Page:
* De'Veon Smith got the majority of the carries and yards (17 for 47, 2.8 ypc.)
* Derrick Green only gained 1 yard on 2 carries. I was waiting for him to enter the game as a change of pace back. The pace changed alright, it just got slower.

Tacos and Peppers
* Bolden and Morgan led the way with 13 and 10 tackles, respectively.
* Ojemudia and Taco each had a sack that cost Utah 3 yards, a mini-sack if you will.
* Wormley led the way with 3 TFLs. Michigan had 9 TFLs total for 21 yards. By comparison, Sack Lake City Utah had no sacks and only 3 TFLs for 3 yards. We've come a long way on the O-Line.

ST3's STSTs (these are my Special Teams Specific Thoughts)
* Many have complained about our less than special teams the past few seasons. During these discussions, you'll often see someone say, special teams are 1/3 of the game. I did a quick check of the last few games last season and found out that ~1/6 of the plays run during a game are special teams plays. In this game, Michigan ran 72 plays and Utah had 70 total offensive plays. There were 26 assorted punts, kickoffs, PATs, and field goal tries. 26/168=0.155. Once again, roughly 1/6 of the total plays were special teams plays.
* Of course, at altitude, it can be argued that the kickoffs were merely ceremonial as only 1 of the 9 kickoffs total was returned.

Baughscore Bits
* Brian's game recap stated, "You have read this column before." Well, I have seen this boxscore before as well. In an otherwise evenly matched game, turnovers swung the game to our opponents.
* First downs were even at 20-20, but Michigan only gained 3 first downs by rushing. I hope that's the low point for the season. It better be.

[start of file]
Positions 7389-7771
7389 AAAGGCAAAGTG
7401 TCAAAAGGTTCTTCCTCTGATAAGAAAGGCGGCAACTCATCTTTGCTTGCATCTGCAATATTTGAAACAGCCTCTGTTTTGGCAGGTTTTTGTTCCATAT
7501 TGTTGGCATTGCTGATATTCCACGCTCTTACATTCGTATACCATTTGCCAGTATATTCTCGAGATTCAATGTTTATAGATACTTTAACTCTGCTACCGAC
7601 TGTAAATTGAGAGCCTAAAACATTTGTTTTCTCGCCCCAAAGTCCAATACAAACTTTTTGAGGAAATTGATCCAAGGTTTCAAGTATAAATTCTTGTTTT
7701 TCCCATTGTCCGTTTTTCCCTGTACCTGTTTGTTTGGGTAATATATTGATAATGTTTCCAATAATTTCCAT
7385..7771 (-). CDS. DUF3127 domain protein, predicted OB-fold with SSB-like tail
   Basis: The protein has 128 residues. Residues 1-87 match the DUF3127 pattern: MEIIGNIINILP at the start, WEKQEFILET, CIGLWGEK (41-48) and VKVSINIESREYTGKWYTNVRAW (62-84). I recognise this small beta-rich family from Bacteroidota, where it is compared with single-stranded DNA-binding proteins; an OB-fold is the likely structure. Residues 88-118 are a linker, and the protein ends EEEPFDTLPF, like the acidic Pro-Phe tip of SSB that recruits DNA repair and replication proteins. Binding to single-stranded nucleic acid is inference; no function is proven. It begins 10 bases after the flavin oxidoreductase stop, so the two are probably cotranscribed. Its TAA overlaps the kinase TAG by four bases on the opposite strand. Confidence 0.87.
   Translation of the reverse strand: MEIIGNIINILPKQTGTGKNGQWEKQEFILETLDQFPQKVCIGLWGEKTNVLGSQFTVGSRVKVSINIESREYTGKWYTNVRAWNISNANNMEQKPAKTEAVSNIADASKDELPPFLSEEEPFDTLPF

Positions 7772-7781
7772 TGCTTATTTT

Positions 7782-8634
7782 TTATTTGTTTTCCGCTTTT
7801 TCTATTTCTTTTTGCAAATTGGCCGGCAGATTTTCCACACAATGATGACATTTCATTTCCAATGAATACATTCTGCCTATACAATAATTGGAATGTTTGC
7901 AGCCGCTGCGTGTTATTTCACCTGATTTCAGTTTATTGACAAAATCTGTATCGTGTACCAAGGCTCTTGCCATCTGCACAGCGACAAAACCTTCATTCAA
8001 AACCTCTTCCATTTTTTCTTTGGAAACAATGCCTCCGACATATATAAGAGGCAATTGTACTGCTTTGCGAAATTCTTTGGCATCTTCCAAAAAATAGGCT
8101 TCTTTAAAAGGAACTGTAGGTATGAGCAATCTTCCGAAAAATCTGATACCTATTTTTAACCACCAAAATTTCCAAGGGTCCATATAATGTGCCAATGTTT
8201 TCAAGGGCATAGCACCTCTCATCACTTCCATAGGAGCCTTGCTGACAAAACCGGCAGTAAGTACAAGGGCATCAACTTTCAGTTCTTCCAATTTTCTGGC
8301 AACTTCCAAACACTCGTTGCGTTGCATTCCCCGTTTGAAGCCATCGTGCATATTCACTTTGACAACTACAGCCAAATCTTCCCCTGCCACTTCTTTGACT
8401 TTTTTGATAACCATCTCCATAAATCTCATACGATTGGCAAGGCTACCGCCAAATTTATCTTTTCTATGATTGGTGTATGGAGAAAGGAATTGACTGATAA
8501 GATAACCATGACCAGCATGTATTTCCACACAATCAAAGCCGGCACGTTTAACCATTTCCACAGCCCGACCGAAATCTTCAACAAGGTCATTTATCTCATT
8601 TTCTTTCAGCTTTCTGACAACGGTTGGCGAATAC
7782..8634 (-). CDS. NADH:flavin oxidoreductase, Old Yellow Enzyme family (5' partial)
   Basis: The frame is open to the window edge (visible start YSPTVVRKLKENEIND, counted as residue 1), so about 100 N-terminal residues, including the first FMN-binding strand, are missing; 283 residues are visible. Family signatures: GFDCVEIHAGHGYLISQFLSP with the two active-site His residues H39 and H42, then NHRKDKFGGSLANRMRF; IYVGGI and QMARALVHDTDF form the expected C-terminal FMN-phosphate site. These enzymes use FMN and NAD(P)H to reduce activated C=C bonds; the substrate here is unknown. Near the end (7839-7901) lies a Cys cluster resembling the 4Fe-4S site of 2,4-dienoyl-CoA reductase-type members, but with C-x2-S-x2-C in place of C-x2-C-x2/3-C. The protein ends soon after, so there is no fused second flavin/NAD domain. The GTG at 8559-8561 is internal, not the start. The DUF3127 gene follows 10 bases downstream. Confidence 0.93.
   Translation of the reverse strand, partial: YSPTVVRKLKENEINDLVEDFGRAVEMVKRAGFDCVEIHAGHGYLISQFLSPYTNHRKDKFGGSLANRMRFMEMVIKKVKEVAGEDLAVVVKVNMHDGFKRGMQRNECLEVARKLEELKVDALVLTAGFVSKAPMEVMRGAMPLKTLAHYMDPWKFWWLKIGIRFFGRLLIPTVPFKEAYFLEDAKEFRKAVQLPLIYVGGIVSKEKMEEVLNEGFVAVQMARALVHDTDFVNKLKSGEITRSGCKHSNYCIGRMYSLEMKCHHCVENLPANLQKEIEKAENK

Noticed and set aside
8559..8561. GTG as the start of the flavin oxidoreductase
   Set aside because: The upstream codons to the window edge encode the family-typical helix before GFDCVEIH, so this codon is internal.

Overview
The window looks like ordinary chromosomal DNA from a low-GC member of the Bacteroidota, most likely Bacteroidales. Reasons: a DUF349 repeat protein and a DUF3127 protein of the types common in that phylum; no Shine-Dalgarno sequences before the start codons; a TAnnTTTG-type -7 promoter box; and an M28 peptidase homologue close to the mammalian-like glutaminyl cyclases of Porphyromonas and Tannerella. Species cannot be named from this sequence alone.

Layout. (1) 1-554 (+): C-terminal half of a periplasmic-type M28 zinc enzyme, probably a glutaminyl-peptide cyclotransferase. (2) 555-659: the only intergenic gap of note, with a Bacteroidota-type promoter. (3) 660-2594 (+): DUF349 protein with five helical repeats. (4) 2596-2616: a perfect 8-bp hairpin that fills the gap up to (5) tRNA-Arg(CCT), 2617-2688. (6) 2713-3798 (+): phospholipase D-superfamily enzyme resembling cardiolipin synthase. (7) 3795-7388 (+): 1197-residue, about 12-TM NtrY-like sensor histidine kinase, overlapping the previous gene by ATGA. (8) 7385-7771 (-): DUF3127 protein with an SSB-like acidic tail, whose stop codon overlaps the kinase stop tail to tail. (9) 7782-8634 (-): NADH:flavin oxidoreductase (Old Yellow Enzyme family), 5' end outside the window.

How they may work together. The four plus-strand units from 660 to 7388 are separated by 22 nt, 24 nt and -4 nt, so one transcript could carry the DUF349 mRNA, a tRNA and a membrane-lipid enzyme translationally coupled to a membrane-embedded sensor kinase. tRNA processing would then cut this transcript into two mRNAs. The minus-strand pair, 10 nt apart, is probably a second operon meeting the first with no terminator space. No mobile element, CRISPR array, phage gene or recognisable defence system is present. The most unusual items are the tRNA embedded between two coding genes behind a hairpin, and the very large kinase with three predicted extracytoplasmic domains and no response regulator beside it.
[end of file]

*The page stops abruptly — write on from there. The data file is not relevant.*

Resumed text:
* Total offense yards was slightly in Michigan's favor, 355-337, with Michigan cranking out 4.9 yards per play to Utah's 4.8.
* Although it didn't seem like it, Michigan was actually better on 3rd down, converting 6 of 16 to Utah's 3 of 13.
* Neither team had a QBH. Try telling that to Jake Rudock.

Hexadecimal Points
* All Hail the Return of Hexadecimal Numbers. With the loss of Legends Jerseys and the re-retiring of retired numbers, we've got a numbers crunch. James Ross III is listed as #1F and Mason Cole is 5C.
* With all the talk of white pants, one thing was overlooked. The first initials of the Glasgows and the Coles were removed. I don't expect Mason to be confused with Brian, and the Glasgows play on opposite sides of the line so that should be OK.

There's a Cat on the Field
* Lineswoman Catherine Conti, to be precise. This was the first time a woman reffed a Pac-12 game. I don't recall if a Michigan game has had a female ref before. Maybe WD can help me out.
* Refs weren't noticed often, which is a good thing.

No real closing thoughts today, except to say that as far as beginnings go, this was a fine one but for the final score.

Comments

UMAmaizinBlue

September 5th, 2015 at 5:44 PM ^

I was very pessimistic immediately after the loss and well into Friday, but after reading this you've infused some optimism into my fandome. The idea that Jake was able to spread the ball around despite his limited time with the playbook and his receivers bodes well. 

The biggest issue for me still remains the RBs. I know Smith showed hints of promise, but until the O-Line can produce the kinds of holes that don't require any "should I run there or here?" thoughts by our backs I'll withold any hopes for improvement there.

Lastly, yes the refs were mostly invisible, but that Utah punt that looked like it went out of bounds inside the 5 yard line was called a touchback by the refs, and it wasn't reviewable. It wasn't against us though, so who really cares?

I look forward to these every week, so keep up the great work.

Tony Soprano

September 7th, 2015 at 9:51 AM ^

I think that pass interference call against Peppers was total BS.  In looking at the replay, he hardly touched the receiver.  In fact, it was the receiver that was grabbing Pepper's helment and pulling it down.  Yeah, I know Peppers didn't turn his head back to the ball, but still he didn't even touch the receiver. Total BS call and it was costly. 

Tex_Ind_Blue

September 5th, 2015 at 6:02 PM ^

Every time I get my blood pressure checked at these events, the diastolic number is higher than normal. However, I have checked at home regularly, at the numbers are much better. You might want to do that. And lower the sodium intake. 

 

The third down conversion rate was better for Michigan, but it didn't feel like it. Overall, I am hopefull for this year. Let's see how it turns out.